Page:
— Journal Of Clinical & Diagnostic Research

Higher testosterone levels are associated with a stronger heart and circulatory system, higher HDL (good) cholesterol, lower triglyceride concentrations, lower blood sugar levels, healthy blood pressure and a lower body mass index.7

Richard’s health improved when he restored his T levels, and he got a whole new lease on life.

Those with higher testosterone enjoy better libido and confidence, more strength and stamina, improved mental function, and even a longer life expectancy — causing men with higher T to feel healthier over those with lower testosterone.25, 42, 43, 45, 61

Increase Testosterone Safely & Naturally

The natural herb (E. Longifolia) in Andro400 is widely researched and shown to be effective at boosting your body’s own production of testosterone safely, without adverse side effects.16, 26, 53

Scientists in Malaysia found that men between the ages of 31 and 52 who consumed the herb in Andro400 every day doubled their testosterone levels within three weeks.54

There is a reason why this herb has been used for hundreds of years!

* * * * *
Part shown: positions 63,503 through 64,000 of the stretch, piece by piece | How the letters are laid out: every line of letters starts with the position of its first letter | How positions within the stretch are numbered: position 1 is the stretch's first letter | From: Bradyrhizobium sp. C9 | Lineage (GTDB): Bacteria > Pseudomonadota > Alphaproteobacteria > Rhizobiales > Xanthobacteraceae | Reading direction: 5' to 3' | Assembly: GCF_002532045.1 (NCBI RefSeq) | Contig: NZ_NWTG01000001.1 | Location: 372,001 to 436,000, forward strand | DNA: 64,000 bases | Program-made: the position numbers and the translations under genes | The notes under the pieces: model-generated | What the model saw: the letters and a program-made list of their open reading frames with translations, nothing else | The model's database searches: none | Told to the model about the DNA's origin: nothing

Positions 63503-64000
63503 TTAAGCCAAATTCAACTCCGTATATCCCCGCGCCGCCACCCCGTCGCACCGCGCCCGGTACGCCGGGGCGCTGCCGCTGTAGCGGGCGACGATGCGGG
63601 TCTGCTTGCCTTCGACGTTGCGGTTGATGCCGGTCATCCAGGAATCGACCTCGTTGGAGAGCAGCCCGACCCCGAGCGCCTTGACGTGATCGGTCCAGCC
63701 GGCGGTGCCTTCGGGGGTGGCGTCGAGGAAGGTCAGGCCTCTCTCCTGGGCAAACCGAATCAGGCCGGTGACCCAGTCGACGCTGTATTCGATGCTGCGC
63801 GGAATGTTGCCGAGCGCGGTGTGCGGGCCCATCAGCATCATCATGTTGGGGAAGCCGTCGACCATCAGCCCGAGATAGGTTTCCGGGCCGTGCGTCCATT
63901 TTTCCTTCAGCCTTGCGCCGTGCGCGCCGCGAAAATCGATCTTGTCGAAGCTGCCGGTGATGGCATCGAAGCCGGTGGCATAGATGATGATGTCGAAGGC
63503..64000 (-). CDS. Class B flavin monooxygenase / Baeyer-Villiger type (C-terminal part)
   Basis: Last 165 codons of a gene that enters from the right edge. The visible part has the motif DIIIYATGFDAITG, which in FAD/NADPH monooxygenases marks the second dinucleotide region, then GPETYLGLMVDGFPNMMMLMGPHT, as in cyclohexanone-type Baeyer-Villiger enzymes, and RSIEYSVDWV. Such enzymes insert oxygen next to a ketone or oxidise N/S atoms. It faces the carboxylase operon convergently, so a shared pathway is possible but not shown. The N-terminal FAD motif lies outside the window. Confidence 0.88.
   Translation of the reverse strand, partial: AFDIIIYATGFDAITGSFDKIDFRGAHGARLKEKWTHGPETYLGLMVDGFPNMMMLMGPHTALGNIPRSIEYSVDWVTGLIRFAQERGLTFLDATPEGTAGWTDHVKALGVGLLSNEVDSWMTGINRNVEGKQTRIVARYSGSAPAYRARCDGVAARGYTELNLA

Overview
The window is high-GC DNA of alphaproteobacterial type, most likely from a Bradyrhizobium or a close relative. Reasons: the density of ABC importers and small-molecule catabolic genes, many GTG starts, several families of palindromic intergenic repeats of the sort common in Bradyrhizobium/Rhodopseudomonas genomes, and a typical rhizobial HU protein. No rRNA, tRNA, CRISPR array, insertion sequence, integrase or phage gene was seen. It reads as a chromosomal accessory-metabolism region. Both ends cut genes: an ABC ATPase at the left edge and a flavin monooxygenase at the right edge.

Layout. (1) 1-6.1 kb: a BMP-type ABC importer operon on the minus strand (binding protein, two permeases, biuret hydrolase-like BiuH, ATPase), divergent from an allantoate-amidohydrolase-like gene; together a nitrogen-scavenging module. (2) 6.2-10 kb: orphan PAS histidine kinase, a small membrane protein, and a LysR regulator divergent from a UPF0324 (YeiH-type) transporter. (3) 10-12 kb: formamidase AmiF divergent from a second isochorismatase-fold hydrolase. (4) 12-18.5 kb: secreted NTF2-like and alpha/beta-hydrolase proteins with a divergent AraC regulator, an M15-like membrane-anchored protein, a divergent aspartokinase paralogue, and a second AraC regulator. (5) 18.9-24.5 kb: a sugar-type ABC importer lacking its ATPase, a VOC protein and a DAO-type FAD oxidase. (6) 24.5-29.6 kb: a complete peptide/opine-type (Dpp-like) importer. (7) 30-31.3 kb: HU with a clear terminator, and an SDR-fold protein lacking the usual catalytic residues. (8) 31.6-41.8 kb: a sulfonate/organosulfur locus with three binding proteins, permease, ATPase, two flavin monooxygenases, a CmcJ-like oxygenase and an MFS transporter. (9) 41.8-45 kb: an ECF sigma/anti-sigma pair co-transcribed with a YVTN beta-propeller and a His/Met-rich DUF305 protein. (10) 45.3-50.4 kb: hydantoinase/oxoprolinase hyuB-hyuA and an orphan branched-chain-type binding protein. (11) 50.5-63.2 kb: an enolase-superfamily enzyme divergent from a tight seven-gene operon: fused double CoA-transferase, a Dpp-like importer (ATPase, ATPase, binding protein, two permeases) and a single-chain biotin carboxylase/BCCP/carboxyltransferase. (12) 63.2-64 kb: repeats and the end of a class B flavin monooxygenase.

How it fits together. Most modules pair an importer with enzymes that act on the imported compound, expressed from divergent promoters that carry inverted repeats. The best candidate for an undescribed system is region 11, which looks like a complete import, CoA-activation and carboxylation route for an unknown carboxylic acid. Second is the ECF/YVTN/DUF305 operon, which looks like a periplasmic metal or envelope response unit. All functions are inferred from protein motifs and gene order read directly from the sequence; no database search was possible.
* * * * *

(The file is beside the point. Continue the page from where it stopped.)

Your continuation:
Men of all ages can enjoy improved testosterone levels with Andro400. Whether you notice outward differences or not, the importance of increasing your T levels as you grow older can be vital to avoiding the deadly diseases of aging. As numerous studies show, maintaining youthful levels of testosterone is crucial to maintaining your health and longevity!

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SATISFACTION GUARANTEED

If you’re not satisfied that Andro400 has benefited you, simply return the bottle(s) you ordered (empty, partially full or unopened) within 90 days of your purchase date. Upon receipt, we will promptly refund your purchase price for the returned bottles, less shipping and handling costs.

Andro400 is tested and manufactured in a FDA registered and inspected nutraceutical facility. This laboratory strictly complies with current Good Manufacturing Practices (cGMP) to ensure that Andro400 is of the best quality and purity available.